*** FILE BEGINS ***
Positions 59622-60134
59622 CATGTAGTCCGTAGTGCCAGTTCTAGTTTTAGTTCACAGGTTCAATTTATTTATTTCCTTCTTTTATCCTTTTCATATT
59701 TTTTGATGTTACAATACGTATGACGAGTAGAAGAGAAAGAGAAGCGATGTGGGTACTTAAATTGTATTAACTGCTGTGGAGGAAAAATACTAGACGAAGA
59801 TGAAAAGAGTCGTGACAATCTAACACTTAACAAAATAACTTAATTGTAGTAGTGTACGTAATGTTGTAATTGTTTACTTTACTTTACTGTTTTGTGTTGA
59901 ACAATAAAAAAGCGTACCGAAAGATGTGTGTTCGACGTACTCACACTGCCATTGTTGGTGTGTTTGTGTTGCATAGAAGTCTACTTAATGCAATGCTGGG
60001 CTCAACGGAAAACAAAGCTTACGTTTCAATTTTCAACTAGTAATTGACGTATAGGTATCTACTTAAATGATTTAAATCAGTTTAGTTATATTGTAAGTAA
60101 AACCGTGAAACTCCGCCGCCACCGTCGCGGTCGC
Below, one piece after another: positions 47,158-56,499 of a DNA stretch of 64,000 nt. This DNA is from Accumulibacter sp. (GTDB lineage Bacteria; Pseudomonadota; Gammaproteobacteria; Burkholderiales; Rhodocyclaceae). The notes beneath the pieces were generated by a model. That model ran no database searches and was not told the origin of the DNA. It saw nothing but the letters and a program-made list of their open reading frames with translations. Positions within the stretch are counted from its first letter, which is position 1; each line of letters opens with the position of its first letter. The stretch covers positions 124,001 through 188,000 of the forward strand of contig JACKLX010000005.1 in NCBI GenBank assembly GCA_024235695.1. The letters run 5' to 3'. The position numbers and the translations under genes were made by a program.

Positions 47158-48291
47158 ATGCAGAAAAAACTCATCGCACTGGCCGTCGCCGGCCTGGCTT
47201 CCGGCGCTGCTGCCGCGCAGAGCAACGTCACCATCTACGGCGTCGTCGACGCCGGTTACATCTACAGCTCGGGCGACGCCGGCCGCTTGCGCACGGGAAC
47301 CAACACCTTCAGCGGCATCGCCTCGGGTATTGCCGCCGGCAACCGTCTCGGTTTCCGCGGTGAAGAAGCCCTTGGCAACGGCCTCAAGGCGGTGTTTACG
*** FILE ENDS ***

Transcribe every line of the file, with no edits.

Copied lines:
Positions 59622-60134
59622 CATGTAGTCCGTAGTGCCAGTTCTAGTTTTAGTTCACAGGTTCAATTTATTTATTTCCTTCTTTTATCCTTTTCATATT
59701 TTTTGATGTTACAATACGTATGACGAGTAGAAGAGAAAGAGAAGCGATGTGGGTACTTAAATTGTATTAACTGCTGTGGAGGAAAAATACTAGACGAAGA
59801 TGAAAAGAGTCGTGACAATCTAACACTTAACAAAATAACTTAATTGTAGTAGTGTACGTAATGTTGTAATTGTTTACTTTACTTTACTGTTTTGTGTTGA
59901 ACAATAAAAAAGCGTACCGAAAGATGTGTGTTCGACGTACTCACACTGCCATTGTTGGTGTGTTTGTGTTGCATAGAAGTCTACTTAATGCAATGCTGGG
60001 CTCAACGGAAAACAAAGCTTACGTTTCAATTTTCAACTAGTAATTGACGTATAGGTATCTACTTAAATGATTTAAATCAGTTTAGTTATATTGTAAGTAA
60101 AACCGTGAAACTCCGCCGCCACCGTCGCGGTCGC
Below, one piece after another: positions 47,158-56,499 of a DNA stretch of 64,000 nt. This DNA is from Accumulibacter sp. (GTDB lineage Bacteria; Pseudomonadota; Gammaproteobacteria; Burkholderiales; Rhodocyclaceae). The notes beneath the pieces were generated by a model. That model ran no database searches and was not told the origin of the DNA. It saw nothing but the letters and a program-made list of their open reading frames with translations. Positions within the stretch are counted from its first letter, which is position 1; each line of letters opens with the position of its first letter. The stretch covers positions 124,001 through 188,000 of the forward strand of contig JACKLX010000005.1 in NCBI GenBank assembly GCA_024235695.1. The letters run 5' to 3'. The position numbers and the translations under genes were made by a program.

Positions 47158-48291
47158 ATGCAGAAAAAACTCATCGCACTGGCCGTCGCCGGCCTGGCTT
47201 CCGGCGCTGCTGCCGCGCAGAGCAACGTCACCATCTACGGCGTCGTCGACGCCGGTTACATCTACAGCTCGGGCGACGCCGGCCGCTTGCGCACGGGAAC
47301 CAACACCTTCAGCGGCATCGCCTCGGGTATTGCCGCCGGCAACCGTCTCGGTTTCCGCGGTGAAGAAGCCCTTGGCAACGGCCTCAAGGCGGTGTTTACG